May 15, 2023No Comments

Adapt and Change

How did the internet change graphic design?

The internet has made a massive difference in the graphic design industry. The marketing landscape has changed a lot, leading to a change in consumer behaviour. And all of this has meant that designers have had to adapt and change to not only keep up with trends but to take into account advancing technology and things like social media.

Looking back at the early to mid-eighties, online communities and digital marketing were unheard of. We were still living in a world where print advertising was king, and consumers relied on newspapers and magazines to learn about products and services.

Even into the nineties and the early noughties, graphic designers were still developing the majority of their skills in print media, such as brochures, flyers, posters, and traditional advertising – though we were starting to see an obvious shift with businesses starting to pick up on banner ads as the internet as a whole began to be more accessible and widely used. And that is where the biggest changes started to happen.

The print advertising age

In the old days, we used to get things printed to send out in the post or design a brochure or ad, aiming to make a better impression than other designers doing the same for their clients. Businesses would then follow up, usually by telephone, to build a rapport and sell something. It was methodical, extremely well-targeted, and awfully slow and expensive.

Back then, a lot of people were used to having a daily paper through their door, as well as print magazine subscriptions, many of which came with little flyers tucked into the covers selling all sorts of goodies. You still see them sometimes, but nowadays, most people, particularly the younger generations, have forgone print media and get their information mainly on the web.

There is, however, an interesting overlap…

The new print age (yes, there is one!)

People nowadays are so much savvier when it comes to how they buy. We no longer trust traditional advertising – most people would rather not be sold to in that sense. With all of the information available online, it’s a lot easier to research products and services, and most of us will do at least some research online before we decide on our purchases.

That shows in modern print design. If you see flyers, brochures and advertisements that are produced these days, in most cases, they’re not trying to sell you something. Instead, they will direct you to some online source to research or learn more about the company or the product. It’s less about selling and more about sharing information.

The world now, like it or not, is online. So businesses invest a lot of time and money in getting their print material to guide people to their websites and online spaces – where they can build relationships and communities that will eventually buy from them. Online is where sales happen – not so much advertising in print.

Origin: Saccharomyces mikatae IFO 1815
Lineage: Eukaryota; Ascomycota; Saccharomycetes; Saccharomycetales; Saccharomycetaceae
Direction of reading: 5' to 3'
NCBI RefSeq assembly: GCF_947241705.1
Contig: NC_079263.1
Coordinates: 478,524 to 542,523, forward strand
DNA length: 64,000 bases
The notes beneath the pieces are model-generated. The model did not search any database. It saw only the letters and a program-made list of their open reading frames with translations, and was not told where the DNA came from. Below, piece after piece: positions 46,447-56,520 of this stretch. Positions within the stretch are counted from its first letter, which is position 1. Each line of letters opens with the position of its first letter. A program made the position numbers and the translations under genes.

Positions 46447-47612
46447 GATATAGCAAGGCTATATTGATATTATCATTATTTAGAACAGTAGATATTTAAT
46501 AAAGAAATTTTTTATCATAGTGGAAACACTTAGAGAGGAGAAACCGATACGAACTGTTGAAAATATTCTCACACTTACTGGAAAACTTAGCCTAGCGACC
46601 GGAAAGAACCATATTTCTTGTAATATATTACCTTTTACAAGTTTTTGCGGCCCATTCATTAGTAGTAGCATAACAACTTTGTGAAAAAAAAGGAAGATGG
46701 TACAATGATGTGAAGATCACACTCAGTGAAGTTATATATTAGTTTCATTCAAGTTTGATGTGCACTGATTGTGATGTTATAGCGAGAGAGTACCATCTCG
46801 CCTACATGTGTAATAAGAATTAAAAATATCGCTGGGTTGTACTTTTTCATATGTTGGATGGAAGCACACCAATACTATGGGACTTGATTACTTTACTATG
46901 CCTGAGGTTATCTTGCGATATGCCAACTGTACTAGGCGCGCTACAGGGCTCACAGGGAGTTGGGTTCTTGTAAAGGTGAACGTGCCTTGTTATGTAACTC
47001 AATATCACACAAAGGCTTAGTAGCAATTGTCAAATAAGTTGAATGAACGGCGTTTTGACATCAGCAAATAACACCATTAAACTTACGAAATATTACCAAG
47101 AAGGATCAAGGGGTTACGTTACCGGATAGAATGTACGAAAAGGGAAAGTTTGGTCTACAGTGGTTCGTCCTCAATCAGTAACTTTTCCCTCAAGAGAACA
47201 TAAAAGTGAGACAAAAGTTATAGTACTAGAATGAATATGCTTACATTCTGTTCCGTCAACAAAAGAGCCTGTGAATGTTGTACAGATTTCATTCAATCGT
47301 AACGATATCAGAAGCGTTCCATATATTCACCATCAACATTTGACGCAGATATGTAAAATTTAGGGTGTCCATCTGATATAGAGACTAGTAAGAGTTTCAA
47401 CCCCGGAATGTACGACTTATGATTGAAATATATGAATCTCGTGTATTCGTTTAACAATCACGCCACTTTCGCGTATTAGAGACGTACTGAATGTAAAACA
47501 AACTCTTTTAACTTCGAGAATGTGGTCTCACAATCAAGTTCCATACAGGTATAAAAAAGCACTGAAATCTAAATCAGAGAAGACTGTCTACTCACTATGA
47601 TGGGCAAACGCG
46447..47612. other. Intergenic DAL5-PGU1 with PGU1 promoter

Modern graphic design

Businesses need a strong online presence to succeed, with websites being the most essential tool for building sales. Social media outlets like Facebook and Instagram are vital for growing audiences and guiding people to those websites.

From a graphic design point of view, not only have the tools we use advanced massively, but many graphic designers now have chosen to focus more on on-screen design, like websites and online/social ads. Many graphic designers now sell themselves as ‘web designers’ and specialise only in that area.

It’s no longer about designing to sell. Nowadays, it’s all digital – website design, social media posts etc. And the main focus is now much more statistics. We measure the success of a design by how many likes it has, how many people have viewed it, and how many times it’s been shared.

We no longer have tangible items to admire; instead, we focus on creating images that will achieve a clicked button as a way of admiration.

That’s where our efforts must be. Our designs must be able to ‘stop the scroll’ and encourage people to follow the path from a graphic to a website to a sales cart. And that’s a whole different skill.

Has the internet killed print design?

I don’t believe that’s the case at all. The internet has changed print design, but print is still a big part of most businesses' marketing strategy – it’s just that it’s moved away from the ‘Sell! Sell! Sell!’, and instead needs to nurture and guide the audience to build relationships online through social media graphics and quality web design.

Although many designers now put much of their effort into digital design, I think those who can adapt to both print and digital are perhaps well-placed to future-proof the industry. Businesses will always require a mixture of both, so if we can offer that, we can be that ‘go-to’ for many different types of business.

What are your thoughts on this? Do you design predominantly for digital? I’d love to hear your views.

January 22, 2021No Comments

Using graphics in social media in 2021